Cadences In Music

Cadences are an essential factor in understanding music theory. Learning about what they are and how to utilize them will save you a lot of time when it comes down to playing or reading music. You may have several questions, which is why we are here to break down everything you need to know about cadences in music.

What Is a Cadence?

A cadence acts like punctuation but in a musical sense. It is typically made up of at least two chords that are next to one another at the end of a phrase.

Phrase?

When we speak or write, we tend to group words into phrases to create sentences. In music, we do the same with notes, to create rhythm and melodies. 

Cadences assist in making the music feel complete, like a period in a sentence, or create a sense that there is more to come, like a comma. They help build the music up or wind it down, giving it a sense of direction. 

Types of Cadences

As you begin to come across cadences, you might notice that there are some that sound complete while others do not. The reason for this is that there are four main types of cadences that you will hear: 

The Authentic Cadence  

The authentic cadence, also classified as a perfect or imperfect cadence, moves from the dominant chord V and the tonic chord I. Of all the cadences, this is the one that sounds the most finished.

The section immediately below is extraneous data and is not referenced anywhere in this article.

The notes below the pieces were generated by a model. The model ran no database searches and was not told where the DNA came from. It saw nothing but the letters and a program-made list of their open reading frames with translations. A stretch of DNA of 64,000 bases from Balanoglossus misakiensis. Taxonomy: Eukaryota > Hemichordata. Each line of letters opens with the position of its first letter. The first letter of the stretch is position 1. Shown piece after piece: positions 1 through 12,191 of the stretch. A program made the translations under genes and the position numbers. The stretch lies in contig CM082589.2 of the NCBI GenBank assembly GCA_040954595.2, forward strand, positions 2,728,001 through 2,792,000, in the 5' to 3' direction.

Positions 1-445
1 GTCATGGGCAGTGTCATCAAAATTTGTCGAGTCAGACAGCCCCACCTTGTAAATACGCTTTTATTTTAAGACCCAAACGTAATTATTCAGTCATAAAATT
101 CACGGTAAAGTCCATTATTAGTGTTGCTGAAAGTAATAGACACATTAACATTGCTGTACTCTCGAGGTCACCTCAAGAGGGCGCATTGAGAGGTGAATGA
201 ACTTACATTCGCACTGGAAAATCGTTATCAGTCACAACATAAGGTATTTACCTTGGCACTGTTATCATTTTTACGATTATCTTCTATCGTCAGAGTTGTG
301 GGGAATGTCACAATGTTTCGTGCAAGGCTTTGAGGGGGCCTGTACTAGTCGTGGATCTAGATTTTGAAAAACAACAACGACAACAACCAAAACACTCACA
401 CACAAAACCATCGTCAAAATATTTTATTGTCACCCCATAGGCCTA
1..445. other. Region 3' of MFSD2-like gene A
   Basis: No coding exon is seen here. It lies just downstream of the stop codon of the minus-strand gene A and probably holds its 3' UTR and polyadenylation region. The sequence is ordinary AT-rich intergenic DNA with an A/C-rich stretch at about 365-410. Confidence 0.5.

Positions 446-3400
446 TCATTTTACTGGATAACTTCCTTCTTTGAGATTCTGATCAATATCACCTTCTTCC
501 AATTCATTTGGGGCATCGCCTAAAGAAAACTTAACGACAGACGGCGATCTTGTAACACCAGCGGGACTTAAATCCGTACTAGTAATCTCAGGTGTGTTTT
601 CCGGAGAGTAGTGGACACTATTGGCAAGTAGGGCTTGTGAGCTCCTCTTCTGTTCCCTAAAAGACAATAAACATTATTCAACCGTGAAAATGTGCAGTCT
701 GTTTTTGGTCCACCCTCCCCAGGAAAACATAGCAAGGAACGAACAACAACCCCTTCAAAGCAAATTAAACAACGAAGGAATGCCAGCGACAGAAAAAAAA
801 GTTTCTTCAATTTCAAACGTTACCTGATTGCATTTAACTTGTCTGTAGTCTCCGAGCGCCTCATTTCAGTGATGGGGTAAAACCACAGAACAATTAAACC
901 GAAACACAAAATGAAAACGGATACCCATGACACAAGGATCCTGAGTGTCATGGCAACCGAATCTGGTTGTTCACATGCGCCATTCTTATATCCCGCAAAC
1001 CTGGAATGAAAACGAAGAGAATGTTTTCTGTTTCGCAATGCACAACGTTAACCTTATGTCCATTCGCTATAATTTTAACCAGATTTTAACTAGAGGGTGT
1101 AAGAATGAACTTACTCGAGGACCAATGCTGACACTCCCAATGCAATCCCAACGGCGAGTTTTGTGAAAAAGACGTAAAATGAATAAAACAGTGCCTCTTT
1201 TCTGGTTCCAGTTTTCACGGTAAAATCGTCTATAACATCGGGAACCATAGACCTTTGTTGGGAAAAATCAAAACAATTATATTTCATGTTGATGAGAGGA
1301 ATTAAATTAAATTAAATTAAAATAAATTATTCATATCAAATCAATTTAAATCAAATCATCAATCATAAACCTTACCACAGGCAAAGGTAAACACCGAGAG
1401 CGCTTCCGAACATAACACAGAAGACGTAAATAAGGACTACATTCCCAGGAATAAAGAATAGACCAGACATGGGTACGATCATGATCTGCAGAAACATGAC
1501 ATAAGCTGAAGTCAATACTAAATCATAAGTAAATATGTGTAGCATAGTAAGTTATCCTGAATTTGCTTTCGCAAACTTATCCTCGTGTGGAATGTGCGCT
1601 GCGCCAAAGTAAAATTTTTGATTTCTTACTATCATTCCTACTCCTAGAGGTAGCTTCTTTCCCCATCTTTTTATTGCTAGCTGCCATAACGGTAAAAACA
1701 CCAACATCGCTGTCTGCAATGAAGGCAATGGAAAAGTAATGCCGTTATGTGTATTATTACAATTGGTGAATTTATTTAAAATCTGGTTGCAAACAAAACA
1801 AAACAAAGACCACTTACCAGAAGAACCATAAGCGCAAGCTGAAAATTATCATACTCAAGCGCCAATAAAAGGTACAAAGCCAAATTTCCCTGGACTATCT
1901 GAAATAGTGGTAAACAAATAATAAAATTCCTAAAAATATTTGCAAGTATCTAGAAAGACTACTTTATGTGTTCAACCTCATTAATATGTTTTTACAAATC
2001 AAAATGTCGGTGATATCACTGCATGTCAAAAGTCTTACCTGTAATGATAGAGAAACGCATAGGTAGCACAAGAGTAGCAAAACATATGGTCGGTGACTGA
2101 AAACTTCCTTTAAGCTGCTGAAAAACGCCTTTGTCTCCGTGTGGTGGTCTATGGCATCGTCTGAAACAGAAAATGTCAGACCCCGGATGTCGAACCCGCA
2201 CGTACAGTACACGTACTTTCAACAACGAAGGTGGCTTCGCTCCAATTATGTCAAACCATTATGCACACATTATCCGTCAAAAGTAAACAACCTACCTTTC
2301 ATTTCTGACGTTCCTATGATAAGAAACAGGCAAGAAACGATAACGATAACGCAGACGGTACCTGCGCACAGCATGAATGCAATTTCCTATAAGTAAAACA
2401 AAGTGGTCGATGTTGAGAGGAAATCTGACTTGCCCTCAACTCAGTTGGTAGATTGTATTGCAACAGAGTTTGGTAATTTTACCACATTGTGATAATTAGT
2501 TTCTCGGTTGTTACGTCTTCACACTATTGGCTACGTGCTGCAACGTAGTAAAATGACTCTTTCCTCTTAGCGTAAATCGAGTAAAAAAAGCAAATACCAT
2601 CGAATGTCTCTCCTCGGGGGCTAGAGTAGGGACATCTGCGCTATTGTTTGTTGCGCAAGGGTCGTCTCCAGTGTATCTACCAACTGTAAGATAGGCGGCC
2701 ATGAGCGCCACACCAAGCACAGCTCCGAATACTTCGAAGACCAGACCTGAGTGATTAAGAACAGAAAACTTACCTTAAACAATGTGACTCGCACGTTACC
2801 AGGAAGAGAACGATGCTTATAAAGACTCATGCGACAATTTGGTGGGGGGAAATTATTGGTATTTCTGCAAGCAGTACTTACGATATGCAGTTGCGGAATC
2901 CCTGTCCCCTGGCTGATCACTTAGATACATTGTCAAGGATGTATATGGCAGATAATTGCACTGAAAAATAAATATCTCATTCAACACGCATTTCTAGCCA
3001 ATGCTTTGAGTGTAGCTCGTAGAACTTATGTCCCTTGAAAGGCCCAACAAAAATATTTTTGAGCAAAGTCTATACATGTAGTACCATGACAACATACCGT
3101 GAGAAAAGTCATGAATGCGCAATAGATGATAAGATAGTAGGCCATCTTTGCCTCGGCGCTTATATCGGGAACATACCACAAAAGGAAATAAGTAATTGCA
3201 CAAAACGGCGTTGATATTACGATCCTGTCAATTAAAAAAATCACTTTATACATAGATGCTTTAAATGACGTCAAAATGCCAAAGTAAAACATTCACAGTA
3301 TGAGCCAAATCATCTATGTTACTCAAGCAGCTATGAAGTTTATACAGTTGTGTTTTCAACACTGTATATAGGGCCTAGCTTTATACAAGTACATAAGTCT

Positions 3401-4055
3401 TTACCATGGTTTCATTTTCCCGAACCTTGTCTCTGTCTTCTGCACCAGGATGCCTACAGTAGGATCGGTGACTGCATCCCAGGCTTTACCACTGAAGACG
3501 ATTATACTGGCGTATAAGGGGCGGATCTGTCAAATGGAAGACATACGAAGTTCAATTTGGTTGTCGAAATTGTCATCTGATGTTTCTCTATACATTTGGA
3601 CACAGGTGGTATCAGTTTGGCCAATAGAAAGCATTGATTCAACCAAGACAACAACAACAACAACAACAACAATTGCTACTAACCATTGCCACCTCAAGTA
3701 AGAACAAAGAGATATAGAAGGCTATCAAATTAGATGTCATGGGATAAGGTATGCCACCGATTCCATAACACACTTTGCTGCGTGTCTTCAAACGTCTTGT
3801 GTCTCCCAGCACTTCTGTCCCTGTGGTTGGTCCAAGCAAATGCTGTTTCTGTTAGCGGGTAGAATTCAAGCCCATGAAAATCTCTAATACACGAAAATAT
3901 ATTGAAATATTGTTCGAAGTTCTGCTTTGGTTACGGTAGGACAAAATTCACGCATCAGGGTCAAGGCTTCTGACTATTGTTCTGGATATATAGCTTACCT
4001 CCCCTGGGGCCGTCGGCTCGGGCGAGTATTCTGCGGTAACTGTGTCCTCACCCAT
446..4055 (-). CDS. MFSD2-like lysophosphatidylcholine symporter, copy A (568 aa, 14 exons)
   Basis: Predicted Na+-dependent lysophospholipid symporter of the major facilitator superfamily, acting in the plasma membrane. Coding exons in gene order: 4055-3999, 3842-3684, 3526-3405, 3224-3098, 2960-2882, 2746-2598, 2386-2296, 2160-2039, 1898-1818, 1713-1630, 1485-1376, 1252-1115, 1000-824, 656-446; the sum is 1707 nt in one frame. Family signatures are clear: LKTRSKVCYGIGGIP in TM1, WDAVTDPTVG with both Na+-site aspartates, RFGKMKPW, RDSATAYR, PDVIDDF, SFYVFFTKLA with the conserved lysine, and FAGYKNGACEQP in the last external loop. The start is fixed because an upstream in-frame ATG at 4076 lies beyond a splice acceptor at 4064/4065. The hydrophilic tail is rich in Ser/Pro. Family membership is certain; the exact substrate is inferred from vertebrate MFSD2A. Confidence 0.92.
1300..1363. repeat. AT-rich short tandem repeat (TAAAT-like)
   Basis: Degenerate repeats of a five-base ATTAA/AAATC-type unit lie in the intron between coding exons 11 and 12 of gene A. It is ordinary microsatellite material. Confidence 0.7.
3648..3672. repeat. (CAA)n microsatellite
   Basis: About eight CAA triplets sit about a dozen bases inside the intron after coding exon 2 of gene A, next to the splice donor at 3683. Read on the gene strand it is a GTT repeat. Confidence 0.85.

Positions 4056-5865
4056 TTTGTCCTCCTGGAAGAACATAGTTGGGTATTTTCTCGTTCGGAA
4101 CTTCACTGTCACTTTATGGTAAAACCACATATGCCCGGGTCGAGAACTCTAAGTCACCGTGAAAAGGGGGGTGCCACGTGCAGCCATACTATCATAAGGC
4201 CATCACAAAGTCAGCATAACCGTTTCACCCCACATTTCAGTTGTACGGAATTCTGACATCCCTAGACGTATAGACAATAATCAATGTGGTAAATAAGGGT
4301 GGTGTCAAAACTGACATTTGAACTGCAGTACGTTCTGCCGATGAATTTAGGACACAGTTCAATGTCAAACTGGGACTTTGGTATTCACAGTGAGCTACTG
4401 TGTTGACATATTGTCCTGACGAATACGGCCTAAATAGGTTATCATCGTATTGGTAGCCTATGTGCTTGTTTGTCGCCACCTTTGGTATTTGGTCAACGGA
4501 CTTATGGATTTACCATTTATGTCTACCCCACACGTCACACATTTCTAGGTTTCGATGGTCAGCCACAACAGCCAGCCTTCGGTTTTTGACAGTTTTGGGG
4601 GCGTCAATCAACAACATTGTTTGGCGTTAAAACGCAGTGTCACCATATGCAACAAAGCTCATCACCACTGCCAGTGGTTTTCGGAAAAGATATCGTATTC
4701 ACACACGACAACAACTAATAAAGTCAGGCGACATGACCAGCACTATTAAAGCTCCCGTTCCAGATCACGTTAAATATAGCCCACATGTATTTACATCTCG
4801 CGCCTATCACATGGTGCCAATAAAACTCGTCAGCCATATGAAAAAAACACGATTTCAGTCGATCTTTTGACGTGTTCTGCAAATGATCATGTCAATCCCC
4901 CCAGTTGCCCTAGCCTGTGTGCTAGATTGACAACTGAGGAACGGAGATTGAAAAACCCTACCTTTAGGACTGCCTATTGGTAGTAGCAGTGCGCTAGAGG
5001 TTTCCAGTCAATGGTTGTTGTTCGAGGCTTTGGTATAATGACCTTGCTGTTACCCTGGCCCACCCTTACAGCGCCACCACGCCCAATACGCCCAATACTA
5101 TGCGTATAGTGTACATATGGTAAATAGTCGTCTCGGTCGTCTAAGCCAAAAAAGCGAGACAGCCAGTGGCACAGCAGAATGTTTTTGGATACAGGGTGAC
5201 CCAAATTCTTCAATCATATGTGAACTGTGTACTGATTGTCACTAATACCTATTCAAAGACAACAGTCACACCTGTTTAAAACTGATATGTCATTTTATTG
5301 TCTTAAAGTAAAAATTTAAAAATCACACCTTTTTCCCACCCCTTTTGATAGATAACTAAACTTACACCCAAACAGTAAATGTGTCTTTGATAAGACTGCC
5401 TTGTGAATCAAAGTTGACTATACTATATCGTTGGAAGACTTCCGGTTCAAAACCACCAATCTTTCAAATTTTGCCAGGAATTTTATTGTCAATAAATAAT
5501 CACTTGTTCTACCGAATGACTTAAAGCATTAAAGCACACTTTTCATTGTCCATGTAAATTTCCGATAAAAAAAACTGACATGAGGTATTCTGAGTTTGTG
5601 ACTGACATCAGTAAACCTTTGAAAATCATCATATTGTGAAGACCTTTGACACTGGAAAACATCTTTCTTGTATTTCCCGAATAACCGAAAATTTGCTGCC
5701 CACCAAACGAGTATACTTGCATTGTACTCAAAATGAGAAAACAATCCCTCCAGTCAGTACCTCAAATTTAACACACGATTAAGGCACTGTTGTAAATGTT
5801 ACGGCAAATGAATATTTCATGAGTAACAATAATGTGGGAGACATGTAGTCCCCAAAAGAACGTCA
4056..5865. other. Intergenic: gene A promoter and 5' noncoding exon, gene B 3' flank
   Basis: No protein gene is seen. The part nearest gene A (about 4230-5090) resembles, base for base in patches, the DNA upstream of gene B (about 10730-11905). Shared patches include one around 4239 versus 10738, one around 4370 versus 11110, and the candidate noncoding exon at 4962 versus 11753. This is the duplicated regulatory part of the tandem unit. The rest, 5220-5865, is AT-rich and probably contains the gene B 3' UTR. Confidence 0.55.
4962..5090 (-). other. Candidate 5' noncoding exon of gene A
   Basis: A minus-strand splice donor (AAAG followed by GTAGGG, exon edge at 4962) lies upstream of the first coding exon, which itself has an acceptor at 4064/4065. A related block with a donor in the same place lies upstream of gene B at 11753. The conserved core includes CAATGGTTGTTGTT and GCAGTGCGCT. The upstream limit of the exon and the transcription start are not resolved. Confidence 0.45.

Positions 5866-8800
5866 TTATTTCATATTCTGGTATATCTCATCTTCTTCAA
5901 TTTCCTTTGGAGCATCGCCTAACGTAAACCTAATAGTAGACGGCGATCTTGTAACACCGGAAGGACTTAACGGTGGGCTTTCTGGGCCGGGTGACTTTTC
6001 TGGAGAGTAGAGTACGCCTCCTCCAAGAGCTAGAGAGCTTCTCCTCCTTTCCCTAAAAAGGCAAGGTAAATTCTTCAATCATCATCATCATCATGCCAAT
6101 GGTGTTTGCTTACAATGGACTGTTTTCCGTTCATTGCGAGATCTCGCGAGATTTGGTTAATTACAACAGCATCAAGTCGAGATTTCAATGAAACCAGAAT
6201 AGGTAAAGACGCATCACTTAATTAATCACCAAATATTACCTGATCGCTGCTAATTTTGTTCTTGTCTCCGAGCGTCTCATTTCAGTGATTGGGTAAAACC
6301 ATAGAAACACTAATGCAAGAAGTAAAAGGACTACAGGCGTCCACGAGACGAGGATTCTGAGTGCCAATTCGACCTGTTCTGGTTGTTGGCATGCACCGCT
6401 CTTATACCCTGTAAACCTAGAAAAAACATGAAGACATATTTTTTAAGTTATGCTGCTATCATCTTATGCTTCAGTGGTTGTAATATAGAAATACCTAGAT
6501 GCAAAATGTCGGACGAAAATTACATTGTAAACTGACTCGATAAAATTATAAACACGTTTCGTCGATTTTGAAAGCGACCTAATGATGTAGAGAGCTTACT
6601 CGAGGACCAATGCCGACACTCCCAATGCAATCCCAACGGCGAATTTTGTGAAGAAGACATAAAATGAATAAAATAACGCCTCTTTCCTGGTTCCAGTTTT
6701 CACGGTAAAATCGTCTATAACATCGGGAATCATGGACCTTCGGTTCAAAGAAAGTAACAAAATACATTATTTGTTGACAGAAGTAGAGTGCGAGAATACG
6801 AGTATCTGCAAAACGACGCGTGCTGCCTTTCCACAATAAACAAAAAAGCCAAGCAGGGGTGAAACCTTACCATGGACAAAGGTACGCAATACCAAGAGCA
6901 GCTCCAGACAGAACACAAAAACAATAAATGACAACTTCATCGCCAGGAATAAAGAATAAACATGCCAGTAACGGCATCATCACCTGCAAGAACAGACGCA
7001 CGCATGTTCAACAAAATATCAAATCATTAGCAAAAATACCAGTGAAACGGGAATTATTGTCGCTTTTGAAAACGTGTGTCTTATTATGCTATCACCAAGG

• Perfect Authentic Cadence: The chords will be in root position, which means they will be placed in the bass, whereas the tonic will be the higher voice in the final chord. This will produce a stronger type of cadence found in music.
  • Imperfect Authentic Cadence: There are three different kinds of imperfect authentic cadence. The root position IAC is where the highest voice is not featured in the tonic area. An inverted IAC is similar to an authentic cadence, but one or both chords will be inverted. A leading tone IAC is when the V chord is replaced, but the tonic will still end on the I chord. 

The Plagal Cadence

A plagal cadence consists of the chord progression IV and I and is used at the end of a phrase in music, creating a sense of finality. It is often referred to as the “Amen cadence”, as it was commonly used to end Hymns. 

The Half Cadence

The half cadence is when any cadence ends on a V chord despite whatever chord comes before it. It will usually sound incomplete and sometimes suspended, resulting in it appearing weak and calling for more. Half cadences are not typically used to end a piece of music but can be found in the beginnings of choruses or verses. 

The Deceptive Cadence 

The deceptive cadence (sometimes called an interrupted cadence) is the progression in which the V chord will move to a chord that is not the I chord. It is called “deceptive” due to the listener expecting to hear the resolution with the I chord but receiving an incomplete feeling instead.

Other Factors

Rhythm and Melody 

As cadences are crucial in putting music together, other elements such as rhythm and melody play accompanying roles in producing a cadence. There are numerous possibilities and important aspects to remember when piecing it all together:

  • The top notes in a phrase impact how an authentic cadence works. 
  • You will get a better sense of finality when a tonic note sits on top of a tonic chord.
  • A strong or weak beat can impact the effect of a cadence. You may want to consider having the final chord fall on a strong beat instead of a weaker one.